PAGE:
Lorraine Morris of Poplar Grove, Illinois
submitted this patriotic image of Mt. Rushmore.
For those old enough to remember when television
stations didn't broadcast 24/7, we were tempted
to save this one for our "sign-off" ... .
AVweb continues to receive a large number of excellent images for our POTW contest. Here are some of the runners-up. Click on the links below to view larger versions.
"Off-Centerline But Sweet"
C.J. Anthony of Prescott, Arizona
took this high-energy shot during
a landing at Scottsdale Airport.
His caption pretty much says it all.
Used with permission of Gary Kegel
"Evening Balloon Flight in Arizona"
Who says we don't give enough time to balloonists?
Gary Kegel of Burns, Oregon takes us back to
Arizona for a slightly more subdued photo ... .
"POTW" submissions are pretty strong,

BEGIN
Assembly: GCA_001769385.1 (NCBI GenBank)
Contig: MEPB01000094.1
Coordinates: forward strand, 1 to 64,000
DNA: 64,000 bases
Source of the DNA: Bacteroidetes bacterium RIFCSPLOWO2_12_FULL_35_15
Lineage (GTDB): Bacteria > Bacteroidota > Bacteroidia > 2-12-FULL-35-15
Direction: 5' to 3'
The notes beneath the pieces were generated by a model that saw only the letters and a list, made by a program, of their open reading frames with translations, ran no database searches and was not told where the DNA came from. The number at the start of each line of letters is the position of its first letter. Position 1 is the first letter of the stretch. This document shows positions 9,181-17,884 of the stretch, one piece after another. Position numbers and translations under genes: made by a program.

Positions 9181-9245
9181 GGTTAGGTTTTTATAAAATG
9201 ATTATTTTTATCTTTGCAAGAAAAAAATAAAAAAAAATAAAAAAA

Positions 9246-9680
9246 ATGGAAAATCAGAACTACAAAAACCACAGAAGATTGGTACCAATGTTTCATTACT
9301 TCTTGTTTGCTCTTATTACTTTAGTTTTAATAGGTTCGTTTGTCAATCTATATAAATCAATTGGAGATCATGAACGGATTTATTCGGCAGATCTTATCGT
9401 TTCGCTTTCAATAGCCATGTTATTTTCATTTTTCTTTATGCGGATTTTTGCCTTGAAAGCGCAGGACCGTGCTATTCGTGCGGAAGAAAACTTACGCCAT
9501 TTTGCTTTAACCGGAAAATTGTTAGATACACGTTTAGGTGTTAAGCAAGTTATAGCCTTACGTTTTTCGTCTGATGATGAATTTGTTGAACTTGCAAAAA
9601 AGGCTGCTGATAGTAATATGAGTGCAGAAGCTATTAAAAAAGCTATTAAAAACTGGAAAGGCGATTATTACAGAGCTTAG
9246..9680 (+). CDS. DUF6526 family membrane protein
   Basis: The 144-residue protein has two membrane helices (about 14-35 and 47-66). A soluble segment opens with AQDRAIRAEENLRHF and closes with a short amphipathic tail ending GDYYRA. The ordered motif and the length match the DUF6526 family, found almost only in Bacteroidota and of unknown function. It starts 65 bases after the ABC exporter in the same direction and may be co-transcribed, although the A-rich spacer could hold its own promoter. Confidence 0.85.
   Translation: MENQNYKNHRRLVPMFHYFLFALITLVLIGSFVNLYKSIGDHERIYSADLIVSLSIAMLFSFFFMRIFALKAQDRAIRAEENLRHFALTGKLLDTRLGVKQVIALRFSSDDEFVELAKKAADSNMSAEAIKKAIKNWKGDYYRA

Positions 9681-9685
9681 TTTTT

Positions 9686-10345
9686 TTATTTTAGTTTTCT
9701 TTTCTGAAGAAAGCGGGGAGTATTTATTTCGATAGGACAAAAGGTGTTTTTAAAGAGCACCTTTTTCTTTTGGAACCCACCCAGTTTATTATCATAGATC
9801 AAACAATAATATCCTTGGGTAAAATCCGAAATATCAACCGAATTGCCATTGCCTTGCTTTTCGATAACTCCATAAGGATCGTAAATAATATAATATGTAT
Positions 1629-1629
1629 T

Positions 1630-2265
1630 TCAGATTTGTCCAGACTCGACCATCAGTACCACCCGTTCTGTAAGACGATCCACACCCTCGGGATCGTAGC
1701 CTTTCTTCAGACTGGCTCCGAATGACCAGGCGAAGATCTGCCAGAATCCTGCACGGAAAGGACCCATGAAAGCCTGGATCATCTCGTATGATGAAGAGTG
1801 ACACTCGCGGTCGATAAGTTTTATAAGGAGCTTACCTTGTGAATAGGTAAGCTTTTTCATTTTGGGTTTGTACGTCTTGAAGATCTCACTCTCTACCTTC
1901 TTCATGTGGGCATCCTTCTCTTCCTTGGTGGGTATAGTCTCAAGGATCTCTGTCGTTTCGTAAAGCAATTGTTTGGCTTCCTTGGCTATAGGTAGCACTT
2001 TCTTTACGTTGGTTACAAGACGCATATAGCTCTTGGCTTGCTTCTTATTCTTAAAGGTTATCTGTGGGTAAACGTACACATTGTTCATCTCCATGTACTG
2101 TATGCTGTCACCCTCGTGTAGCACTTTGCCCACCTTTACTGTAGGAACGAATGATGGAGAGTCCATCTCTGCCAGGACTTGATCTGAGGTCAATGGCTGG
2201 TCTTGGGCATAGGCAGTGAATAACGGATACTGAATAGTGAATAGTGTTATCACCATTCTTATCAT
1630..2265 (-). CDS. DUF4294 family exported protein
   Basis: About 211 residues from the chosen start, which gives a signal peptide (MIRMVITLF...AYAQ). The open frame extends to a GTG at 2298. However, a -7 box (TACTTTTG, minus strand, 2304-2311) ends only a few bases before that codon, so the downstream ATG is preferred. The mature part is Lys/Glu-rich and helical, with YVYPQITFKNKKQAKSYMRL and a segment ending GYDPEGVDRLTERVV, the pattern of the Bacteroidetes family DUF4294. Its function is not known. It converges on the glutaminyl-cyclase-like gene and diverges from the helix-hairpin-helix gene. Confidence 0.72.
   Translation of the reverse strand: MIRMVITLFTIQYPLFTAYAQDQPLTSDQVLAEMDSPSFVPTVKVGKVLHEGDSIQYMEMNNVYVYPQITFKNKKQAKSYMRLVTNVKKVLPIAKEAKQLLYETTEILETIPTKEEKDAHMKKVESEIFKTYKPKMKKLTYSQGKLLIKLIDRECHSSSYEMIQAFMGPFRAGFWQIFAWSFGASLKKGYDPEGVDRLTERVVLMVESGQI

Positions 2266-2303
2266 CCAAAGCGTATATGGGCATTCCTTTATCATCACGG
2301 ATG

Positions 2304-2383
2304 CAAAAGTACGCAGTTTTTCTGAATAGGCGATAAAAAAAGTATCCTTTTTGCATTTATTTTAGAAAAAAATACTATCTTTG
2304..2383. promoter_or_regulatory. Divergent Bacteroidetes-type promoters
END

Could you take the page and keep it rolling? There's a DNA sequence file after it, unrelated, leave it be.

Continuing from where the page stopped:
considering that the long winter months
have set in firmly. We know it's too cold
to go outside, so how about emptying out
those pictures from last summer and
sending us some warm-weather snapshots, eh?
Used with permission of Robert Shearer
"P3 Prop and Iceberg"
Robert Shearer of Auckland, New Zealand
sends us this photo "taken by one of our crew
on a patrol in the southern oceans just north of Antarctica."
Hmmm just what line of work are you in, Robert?
Used with permission of George Mock
Instead, we decided to let George Mock
of Windsor, Ontario (Canada) take us out this
week, with dual shots of Lighthouse Cove (near Windsor),
where the Thames River enters Lake St. Clair.
"Very busy marinas in the summer time," writes George,
but "all that changes in the winter."
To enter next week's contest, click here.
A Reminder About Copyrights: Please take a moment to consider the source of your image before submitting to our "Picture of the Week" contest. If you did not take the photo yourself, ask yourself if you are indeed authorized to release publication rights to AVweb. If you're uncertain, consult the POTW Rules or send us an e-mail.
AVflash is a twice-weekly summary of the latest aviation news, articles, products, features and events featured on AVweb, the Internet's Aviation Magazine and News Service. http://www.avweb.com